Empathy

A yawn involves a deep inhalation accompanied by a gaping mouth, squinted eyes and sometimes stretching. The average yawn lasts six seconds and is commonly related to situations of boredom or tiredness. However, it also occurs upon waking up, and athletes and musicians have been observed yawning before performing.

Yawning is associated with tiredness, stress, overwork, lack of stimulation, or boredom. Yawning can also be a powerful non verbal message with several possible meanings, depending on the circumstances. In humans, yawning has an infectious quality. Seeing a person yawning, or just thinking of yawning, can trigger yawning which is a typical example of positive feedback. The exact causes of yawning are still undetermined. The claim that yawning is caused by lack of oxygen has not been substantiated scientifically. Another speculated reason for yawning is nervousness and is also claimed to help increase the state of alertness of a person. Paratroopers have been noted to yawn in the moments before they exit an aircraft.

The yawn reflex is often described as contagious. If one person yawns, this may cause another person to sympathetically yawn. Observing another person’s yawning face, thinking about yawning, or even reading this blog entry, can cause you or another person to yawn. The cause for contagious yawning may lie with mirror neurons in the frontal cortex, which upon being exposed to a stimulus from the same species can activate similar regions in the brain.

Mirror neurons have been proposed as a driving force for imitation which lies at the root of much human learning such as language. Yawning may be an offshoot of the same imitative impulse. A 2007 study found that children with autism do not increase their yawning frequency after seeing videos of other people yawning. This supports the claim that contagious yawning is based on the capacity for empathy.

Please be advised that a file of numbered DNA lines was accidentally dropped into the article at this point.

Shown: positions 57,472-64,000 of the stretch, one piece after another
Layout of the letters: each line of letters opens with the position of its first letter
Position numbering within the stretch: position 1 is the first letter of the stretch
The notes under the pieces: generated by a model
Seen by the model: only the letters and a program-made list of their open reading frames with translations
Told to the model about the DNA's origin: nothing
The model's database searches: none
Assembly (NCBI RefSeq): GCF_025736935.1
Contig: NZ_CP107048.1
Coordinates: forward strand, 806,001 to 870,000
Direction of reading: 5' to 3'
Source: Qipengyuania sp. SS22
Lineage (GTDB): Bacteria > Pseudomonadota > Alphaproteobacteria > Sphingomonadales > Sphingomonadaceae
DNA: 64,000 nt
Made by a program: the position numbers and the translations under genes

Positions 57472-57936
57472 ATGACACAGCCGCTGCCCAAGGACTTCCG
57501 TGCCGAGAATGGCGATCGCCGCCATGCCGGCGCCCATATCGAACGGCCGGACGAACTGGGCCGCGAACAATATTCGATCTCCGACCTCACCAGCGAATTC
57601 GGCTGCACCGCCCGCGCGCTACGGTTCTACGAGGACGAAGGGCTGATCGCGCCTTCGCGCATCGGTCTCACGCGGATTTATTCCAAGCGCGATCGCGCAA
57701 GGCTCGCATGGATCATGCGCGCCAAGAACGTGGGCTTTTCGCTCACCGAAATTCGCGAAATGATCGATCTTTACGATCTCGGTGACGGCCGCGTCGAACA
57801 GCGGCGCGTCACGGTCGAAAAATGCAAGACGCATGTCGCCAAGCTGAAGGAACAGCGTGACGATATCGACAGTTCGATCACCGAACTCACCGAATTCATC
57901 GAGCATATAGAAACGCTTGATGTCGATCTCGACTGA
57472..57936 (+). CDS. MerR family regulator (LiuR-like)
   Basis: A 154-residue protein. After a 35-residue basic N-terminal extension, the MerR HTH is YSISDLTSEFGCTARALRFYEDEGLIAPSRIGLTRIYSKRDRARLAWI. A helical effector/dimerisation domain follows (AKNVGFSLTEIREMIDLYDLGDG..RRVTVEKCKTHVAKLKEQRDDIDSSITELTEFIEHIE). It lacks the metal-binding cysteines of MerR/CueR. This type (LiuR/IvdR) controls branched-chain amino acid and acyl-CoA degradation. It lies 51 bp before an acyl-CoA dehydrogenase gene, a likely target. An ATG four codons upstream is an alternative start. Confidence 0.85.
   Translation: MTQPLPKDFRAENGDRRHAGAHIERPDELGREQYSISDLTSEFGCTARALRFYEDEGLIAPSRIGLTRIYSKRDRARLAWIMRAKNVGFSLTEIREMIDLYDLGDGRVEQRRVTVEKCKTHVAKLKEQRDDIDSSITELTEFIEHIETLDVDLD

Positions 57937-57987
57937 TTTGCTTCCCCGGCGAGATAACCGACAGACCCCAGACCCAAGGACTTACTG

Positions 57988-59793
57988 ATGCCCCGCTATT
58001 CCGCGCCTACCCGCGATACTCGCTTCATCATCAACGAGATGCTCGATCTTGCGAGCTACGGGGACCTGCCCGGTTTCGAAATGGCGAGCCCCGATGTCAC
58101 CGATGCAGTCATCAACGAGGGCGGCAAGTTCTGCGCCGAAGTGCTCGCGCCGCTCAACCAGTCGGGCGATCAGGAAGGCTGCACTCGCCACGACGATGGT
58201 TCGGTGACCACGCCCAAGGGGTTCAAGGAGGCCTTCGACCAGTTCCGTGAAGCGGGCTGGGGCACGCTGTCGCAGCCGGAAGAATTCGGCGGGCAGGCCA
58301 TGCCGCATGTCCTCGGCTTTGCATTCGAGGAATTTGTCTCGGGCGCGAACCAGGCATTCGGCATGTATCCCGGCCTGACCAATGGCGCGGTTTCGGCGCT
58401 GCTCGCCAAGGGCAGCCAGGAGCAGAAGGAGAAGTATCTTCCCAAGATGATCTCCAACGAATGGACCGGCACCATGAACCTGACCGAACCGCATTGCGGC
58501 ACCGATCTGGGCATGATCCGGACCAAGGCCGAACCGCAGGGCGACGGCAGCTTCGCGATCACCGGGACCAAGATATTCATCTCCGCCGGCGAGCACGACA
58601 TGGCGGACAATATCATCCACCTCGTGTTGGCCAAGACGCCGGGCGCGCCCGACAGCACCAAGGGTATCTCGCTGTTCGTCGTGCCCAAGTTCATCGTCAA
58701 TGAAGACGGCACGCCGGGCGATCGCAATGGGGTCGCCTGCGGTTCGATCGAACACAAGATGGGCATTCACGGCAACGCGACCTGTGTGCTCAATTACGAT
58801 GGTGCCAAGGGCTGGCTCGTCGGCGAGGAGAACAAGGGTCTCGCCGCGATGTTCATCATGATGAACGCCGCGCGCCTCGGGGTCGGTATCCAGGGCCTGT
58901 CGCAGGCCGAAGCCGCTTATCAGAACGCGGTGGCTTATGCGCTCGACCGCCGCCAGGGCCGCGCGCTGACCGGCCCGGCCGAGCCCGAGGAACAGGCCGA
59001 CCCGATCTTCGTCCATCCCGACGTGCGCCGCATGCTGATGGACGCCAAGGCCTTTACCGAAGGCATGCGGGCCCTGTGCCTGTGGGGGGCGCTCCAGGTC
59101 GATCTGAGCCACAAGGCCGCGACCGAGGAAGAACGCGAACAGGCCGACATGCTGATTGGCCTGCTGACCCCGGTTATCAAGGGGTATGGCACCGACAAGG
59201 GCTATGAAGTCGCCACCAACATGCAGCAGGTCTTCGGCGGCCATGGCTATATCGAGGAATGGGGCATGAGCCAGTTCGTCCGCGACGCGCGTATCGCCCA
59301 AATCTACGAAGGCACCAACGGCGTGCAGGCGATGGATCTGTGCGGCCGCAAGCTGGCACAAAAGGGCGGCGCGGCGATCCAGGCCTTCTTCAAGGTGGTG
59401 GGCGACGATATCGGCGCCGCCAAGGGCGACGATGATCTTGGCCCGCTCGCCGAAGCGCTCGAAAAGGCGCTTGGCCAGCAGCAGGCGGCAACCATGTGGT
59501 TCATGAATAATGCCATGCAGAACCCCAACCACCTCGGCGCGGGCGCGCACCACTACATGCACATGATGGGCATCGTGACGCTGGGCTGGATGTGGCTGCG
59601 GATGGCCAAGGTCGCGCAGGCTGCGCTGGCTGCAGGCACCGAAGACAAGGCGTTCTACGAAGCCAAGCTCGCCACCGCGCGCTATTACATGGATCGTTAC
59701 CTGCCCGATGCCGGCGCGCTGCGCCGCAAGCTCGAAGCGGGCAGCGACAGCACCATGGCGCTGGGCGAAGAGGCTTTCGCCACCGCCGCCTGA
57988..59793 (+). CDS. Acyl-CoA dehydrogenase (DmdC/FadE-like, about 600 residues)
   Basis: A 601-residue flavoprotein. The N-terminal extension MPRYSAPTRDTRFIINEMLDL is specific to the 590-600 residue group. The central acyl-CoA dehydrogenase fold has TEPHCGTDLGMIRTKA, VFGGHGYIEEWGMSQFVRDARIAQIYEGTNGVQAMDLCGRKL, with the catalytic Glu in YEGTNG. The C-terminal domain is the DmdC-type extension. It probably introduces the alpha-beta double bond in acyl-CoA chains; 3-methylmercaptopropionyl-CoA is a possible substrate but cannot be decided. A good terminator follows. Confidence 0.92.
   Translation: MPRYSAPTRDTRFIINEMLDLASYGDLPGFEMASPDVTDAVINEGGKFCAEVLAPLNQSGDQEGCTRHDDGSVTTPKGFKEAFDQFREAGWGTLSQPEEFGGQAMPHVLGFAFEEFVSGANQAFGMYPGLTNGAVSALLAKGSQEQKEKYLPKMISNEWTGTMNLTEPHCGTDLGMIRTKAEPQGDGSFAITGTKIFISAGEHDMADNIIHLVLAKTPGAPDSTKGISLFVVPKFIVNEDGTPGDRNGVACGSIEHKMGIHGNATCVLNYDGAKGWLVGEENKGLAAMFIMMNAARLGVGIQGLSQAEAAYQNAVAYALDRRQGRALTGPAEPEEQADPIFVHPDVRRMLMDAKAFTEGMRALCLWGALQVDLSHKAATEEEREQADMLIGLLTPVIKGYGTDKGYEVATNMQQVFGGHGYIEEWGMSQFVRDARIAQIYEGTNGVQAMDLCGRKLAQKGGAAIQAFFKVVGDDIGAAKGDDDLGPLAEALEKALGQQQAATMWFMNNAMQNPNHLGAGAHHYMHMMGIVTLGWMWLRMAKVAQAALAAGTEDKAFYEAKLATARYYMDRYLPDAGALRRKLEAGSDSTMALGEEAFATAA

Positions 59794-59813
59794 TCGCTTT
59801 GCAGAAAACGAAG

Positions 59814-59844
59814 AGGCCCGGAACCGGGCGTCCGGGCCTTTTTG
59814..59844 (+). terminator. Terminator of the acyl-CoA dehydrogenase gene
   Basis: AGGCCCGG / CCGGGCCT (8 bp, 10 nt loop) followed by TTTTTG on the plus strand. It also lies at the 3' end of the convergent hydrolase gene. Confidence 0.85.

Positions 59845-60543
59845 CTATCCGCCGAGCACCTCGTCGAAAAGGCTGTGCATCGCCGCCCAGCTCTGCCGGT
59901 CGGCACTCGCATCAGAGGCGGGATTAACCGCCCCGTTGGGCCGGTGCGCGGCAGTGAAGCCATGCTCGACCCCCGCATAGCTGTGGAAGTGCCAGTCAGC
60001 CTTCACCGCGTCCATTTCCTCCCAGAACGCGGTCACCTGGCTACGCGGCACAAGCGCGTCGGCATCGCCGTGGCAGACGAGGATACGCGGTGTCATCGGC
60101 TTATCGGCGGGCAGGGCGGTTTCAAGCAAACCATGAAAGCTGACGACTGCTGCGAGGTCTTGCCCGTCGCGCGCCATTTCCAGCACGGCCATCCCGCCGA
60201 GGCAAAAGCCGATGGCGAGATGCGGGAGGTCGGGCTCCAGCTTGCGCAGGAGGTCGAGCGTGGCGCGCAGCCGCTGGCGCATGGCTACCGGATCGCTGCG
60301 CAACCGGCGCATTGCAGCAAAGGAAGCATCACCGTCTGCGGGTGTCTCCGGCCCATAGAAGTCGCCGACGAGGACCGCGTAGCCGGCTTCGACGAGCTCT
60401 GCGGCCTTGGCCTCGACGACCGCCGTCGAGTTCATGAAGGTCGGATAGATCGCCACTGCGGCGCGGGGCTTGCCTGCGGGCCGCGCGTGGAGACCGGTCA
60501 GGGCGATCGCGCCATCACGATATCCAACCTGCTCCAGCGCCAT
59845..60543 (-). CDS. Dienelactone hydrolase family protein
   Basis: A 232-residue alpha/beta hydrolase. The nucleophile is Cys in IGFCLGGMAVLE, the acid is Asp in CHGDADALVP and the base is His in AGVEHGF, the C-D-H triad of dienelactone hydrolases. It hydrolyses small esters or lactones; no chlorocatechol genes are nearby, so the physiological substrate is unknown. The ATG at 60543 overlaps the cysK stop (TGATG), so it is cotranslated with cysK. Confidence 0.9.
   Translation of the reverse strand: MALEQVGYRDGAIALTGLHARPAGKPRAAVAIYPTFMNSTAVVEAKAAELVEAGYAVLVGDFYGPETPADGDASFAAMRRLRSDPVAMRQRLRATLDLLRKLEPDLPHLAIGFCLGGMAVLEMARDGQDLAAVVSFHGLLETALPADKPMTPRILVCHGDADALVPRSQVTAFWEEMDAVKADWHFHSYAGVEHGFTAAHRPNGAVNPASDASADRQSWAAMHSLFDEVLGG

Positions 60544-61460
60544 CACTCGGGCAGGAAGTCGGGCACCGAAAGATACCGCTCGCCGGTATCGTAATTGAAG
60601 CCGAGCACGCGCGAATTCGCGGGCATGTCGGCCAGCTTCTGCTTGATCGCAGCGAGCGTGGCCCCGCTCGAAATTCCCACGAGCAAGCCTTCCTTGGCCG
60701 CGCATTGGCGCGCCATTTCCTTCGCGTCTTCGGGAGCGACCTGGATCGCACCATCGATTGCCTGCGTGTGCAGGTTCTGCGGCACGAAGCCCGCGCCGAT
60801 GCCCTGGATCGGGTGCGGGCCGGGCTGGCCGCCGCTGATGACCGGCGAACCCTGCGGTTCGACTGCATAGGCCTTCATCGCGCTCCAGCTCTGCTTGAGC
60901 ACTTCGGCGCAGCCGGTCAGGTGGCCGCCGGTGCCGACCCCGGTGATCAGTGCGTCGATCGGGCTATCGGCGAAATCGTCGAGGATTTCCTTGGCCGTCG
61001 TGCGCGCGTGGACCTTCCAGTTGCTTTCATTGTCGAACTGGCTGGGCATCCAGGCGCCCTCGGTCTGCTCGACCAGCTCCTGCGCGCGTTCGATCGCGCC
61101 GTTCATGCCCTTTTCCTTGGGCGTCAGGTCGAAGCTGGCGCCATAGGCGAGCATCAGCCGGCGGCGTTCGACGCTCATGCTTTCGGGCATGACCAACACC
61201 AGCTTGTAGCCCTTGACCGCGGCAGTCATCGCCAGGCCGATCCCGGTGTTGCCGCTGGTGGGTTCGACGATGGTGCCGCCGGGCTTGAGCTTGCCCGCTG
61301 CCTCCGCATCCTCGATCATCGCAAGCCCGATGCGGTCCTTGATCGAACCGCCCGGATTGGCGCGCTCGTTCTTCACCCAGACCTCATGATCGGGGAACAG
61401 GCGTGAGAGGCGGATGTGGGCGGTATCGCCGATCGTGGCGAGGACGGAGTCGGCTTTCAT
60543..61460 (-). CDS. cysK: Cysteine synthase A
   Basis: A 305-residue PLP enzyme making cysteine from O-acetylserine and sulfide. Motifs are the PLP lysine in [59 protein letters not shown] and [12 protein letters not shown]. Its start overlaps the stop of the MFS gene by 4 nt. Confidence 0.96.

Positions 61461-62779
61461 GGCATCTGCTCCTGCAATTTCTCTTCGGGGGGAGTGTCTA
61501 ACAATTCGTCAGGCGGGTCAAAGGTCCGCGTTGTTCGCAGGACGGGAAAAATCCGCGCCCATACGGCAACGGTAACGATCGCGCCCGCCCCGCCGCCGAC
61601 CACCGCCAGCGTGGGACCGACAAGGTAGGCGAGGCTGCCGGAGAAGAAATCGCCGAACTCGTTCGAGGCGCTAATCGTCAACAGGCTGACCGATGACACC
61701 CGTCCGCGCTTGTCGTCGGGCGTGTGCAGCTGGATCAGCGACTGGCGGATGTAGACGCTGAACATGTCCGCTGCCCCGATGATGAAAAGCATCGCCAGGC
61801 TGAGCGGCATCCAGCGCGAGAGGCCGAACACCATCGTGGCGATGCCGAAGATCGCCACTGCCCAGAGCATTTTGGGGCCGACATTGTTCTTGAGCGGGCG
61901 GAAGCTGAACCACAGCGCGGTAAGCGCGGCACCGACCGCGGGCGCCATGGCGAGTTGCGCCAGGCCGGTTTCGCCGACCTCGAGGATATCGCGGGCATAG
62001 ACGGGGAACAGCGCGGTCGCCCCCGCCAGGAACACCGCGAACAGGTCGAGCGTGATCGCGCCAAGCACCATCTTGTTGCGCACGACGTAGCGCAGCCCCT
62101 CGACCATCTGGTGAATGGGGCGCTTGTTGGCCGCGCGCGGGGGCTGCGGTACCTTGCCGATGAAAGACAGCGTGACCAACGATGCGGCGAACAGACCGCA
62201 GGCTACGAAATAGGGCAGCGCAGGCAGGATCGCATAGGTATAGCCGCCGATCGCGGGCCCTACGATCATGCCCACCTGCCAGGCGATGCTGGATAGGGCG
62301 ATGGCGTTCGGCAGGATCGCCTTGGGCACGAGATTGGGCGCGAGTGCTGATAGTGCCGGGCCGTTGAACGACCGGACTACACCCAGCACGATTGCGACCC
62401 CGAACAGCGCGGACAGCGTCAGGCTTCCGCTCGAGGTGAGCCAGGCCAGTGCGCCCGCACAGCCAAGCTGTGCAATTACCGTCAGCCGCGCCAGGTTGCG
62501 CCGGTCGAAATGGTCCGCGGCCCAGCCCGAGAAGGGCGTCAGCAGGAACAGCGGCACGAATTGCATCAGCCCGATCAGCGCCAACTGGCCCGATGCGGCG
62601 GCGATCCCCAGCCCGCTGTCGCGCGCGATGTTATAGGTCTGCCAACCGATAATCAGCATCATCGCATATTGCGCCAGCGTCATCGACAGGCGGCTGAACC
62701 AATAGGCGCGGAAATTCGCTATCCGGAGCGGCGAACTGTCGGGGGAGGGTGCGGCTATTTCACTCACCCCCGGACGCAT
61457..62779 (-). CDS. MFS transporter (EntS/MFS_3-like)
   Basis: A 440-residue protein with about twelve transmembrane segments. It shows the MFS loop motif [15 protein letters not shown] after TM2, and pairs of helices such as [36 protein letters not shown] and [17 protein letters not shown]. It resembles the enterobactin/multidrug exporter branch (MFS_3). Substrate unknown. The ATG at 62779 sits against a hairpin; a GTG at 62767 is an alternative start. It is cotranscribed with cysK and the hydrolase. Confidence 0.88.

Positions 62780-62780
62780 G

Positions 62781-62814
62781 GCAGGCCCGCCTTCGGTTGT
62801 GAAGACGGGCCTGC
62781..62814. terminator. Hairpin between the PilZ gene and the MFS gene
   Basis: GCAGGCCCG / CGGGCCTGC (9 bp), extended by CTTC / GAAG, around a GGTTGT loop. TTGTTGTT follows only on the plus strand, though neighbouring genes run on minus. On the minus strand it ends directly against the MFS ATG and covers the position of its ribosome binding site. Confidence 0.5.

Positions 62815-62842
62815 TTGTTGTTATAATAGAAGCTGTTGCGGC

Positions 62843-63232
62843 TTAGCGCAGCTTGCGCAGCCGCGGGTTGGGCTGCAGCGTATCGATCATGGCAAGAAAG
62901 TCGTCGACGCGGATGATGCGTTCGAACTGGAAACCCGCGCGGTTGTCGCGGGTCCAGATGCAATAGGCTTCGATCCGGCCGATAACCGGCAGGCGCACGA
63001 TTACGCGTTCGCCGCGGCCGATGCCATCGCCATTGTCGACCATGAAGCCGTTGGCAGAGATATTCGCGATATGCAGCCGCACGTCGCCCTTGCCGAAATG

Recently, researchers from the University of Albany proposed that yawning may be a means to keep the brain cool. Mammalian brains operate best within a narrow temperature range. In two experiments, they demonstrated that subjects with cold packs attached to their foreheads and when asked to breathe nasally exhibited reduced contagious yawning when watching videos of people yawning. A similar recent hypothesis is that yawning is used for regulation of body temperature.

Another hypothesis is that yawns are caused by the same neurotransmitters in the brain that affect emotions, mood, appetite, and other phenomena. These chemicals include serotonin, dopamine, glutamic acid, and nitric oxide. As more or less of these compounds are activated in the brain, the frequency of yawning increases. Conversely, a greater presence in the brain of opiate neurotransmitters such as endorphins reduces the frequency of yawning.

Anecdotal reports by users of psilocybin mushrooms often describe a marked stimulation of yawning while intoxicated, especially while undergoing the most intense portion of the psilocybin experience. While opioids have been demonstrated to reduce this yawning provoked by psilocybin, it is not clear that the same pathways that induce yawning as a symptom of opioid abstinence in habituated users are the mode of action in yawning in mushroom users.

Recent research carried out by Catriona Morrison, a lecturer in psychology at the University of Leeds, involving monitoring the behavior of students kept waiting in a reception area, indicates a connection between empathic ability and yawning. She found that contagious yawning indicates empathy and an appreciation of other people’s behavioral and physiological state.

Yet another theory is that yawning occurs to stabilize pressure on either side of the ear drum. The deep intake of air can sometimes cause a popping sound that only the yawner can hear. This is the pressure on the middle ear such as inside an airplane and when travelling up and down hills, which cause the eardrums to be bent instead of flat. Some people yawn when storms approach, which is a sure sign that changes in pressure affect them.

Some movements in psychotherapy believe that yawning, along with laughter and crying, are means of discharging painful emotion, and therefore can be encouraged in order to promote physical and emotional changes.

Certain superstitions surround the act of yawning. The most common of these is the belief that it is necessary to cover one’s mouth when one is yawning in order to prevent one’s soul from escaping the body. The Ancient Greeks believed that yawning was not a sign of boredom, but that a person’s soul was trying to escape from its body, so that it may rest with the gods in the skies. This belief was also shared by the Maya.

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